Risk management really saved me from having a truly terrible week last week. My win-loss record was only 3 wins vs 9 losses. One of those wins was less than 3 pips. Without solid risk management, I could have seen myself down a boatload of pips. However, I managed to keep it together and was down a relatively modest 19 pips for the week. Obviously I’m not proud of going 3 for 12 and being down for the week, but I sure am glad I kept my losses under control!
After trading for a year, I’ve heard some different theories on risk management. Some people say you have to give a trade a fair amount of room. Trying to decide just how much room is “fair” depends on where you “know you are wrong.” I believe this is a concept that takes screen time to fully understand. In order to avoid taking large losses with this theory, it is critical to have sharp, well-placed entries. If you chase a trade, it can be a long ride down to find out you were truly wrong. We’ll talk more about this in a minute.
Another theory I’ve heard is that as soon as a trade doesn’t behave exactly as you expected it to, get out of the trade. The problem is this isn’t our business – it’s the market makers’ business. If we knew exactly how trades were going to behave, we’d all be batting a thousand! However, this concept certainly has a lot of merit. As is so often the case, it’s the subtle nuances that make all the difference. For example, in an SMP trade, if you get a market maker dot, and you expect price to hold below that dot, if price gets above the dot, Dump The Trade! The same idea holds true for Wealth Smart traders taking a trade up against trend break. It’s so tempting to just want to be right and let the it play out further… only to watch the trade go further against you. To be successful, you must not only plan a trade, but you must then trade that plan.
I have also heard a theory that you should run a large stop, sometimes as large as 30 – 50 pips. The thought behind this is that if you see that the trade is going against you, at some point it will take a breath coming back your way and allow you to get out without as big of a loss. This is one theory that absolutely doesn’t work for me on multiple levels. First of all, if you run a huge stop, guess what? PRICE CAN HIT IT! Ask me how I know. Nearly every time I have taken a large risk on a trade, I have hit my stop. Additionally, when it does start breathing back in your favor, guess what? You don’t want to get out! You feel like the trade is finally going your way and you decision to run such a large stop is paying off. Until 10 seconds later when price snaps hard and stops you out. To each their own, but that style of risk management is definitely not for me.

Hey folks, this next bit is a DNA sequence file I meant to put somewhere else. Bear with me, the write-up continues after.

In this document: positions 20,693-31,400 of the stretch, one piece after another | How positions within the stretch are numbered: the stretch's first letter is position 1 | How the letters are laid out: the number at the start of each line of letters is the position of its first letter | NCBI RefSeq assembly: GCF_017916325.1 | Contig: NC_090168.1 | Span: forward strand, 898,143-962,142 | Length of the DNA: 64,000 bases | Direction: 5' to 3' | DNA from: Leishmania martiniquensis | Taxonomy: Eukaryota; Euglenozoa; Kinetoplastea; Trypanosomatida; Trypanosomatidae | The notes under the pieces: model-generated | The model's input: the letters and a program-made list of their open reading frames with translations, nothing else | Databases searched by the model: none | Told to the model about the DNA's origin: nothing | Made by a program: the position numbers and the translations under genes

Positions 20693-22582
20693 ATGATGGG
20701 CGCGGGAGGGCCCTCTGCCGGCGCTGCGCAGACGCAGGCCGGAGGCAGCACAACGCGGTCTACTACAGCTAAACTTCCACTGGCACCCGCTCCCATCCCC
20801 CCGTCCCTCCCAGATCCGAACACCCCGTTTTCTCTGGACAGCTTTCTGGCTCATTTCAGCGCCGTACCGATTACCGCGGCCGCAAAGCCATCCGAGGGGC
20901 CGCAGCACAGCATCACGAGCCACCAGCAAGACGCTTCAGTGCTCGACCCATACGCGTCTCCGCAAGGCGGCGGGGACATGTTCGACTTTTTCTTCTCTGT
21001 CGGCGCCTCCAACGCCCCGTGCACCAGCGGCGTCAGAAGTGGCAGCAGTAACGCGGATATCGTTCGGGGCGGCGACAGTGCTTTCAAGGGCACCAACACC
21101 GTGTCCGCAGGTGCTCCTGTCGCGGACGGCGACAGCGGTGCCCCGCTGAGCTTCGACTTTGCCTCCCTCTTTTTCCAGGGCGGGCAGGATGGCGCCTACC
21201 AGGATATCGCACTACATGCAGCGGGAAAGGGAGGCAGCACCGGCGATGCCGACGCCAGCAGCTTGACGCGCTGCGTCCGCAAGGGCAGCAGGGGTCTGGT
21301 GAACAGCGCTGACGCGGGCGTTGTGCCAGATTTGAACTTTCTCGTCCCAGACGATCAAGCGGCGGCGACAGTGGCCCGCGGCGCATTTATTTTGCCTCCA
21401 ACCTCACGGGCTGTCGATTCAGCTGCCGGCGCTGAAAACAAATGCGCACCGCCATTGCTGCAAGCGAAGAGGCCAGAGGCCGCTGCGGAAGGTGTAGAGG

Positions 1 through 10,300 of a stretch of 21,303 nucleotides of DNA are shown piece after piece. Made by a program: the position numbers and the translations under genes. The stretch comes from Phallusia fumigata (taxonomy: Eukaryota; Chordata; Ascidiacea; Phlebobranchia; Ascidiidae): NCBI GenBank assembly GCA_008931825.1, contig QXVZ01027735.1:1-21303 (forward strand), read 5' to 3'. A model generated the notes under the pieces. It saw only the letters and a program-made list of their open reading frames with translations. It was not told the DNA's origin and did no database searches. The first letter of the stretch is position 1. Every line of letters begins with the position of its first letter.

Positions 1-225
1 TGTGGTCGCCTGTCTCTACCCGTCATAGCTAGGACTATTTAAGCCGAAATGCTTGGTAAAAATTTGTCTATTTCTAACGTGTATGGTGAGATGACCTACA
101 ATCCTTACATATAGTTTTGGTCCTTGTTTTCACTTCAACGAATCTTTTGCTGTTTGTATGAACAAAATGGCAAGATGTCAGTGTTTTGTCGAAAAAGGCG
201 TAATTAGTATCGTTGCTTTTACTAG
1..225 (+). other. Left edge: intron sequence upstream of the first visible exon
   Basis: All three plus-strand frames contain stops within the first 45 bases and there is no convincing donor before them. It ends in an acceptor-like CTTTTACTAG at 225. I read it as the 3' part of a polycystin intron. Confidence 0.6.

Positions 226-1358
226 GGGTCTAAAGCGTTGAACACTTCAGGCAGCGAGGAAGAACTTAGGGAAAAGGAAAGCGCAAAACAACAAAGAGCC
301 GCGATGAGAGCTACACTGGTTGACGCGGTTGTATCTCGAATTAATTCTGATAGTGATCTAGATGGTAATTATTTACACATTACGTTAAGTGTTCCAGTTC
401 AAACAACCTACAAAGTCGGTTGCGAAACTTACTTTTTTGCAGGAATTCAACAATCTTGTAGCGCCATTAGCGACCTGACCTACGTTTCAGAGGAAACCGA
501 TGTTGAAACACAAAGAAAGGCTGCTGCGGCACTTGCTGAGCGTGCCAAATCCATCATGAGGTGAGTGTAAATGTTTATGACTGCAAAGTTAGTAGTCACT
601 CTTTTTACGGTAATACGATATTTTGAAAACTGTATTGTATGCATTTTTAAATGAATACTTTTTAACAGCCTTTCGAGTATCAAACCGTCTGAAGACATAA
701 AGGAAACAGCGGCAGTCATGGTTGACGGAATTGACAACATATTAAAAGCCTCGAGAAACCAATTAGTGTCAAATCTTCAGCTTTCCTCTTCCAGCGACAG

I truly believe you have to find your own style of trading and your own style of risk management. I like to run a tight stop. In fact, my stop is set at just 10 pips. On most of my trades, I will almost immediately tighten my stop up even a couple more pips. A huge part of the reason for this is that I am absolutely useless at clicking out of a trade when it is going against me. Whether it is pride, ego, blind optimism, or just plain stupidity, I constantly find reasons to stay in the trade. However, if I have moved my stop to minus 6 or 8 pips, I no longer have to worry about it.
Now, I also believe setting my stop at a place where I know I was wrong about the trade. In order to accomplish this, I truly have to focus on my entries. For example, I frequently want to enter close to a market maker dot (if you are a Wealth Smart trader, think about trying to get in close to trend break). Let’s say we’re trying to go long. The further price moves above that dot, or above trend break, the larger the negative we would have to take before knowing we were wrong. Why? Because we would know we were wrong when price moved below the dot or snapped short through trend break. If we entered the trade 10 pips above the dot or trend break, there is too much risk. If we entered 2 or 3 pips above, we have managed our risk much more efficiently.
Well, I hope this is helpful to fellow traders. Find your own style of risk management that makes sense to you. As for me, I need to consistently stick with my risk management principles. But to tell you the truth, I’m sick of talking about losing. I need to be more patient and find better trades. Hopefully over the upcoming weeks, we can discuss when to exit trades for profit!
I always love hearing from fellow traders. Please reach out to me at firstname.lastname@example.org.
Happy Pip Hunting!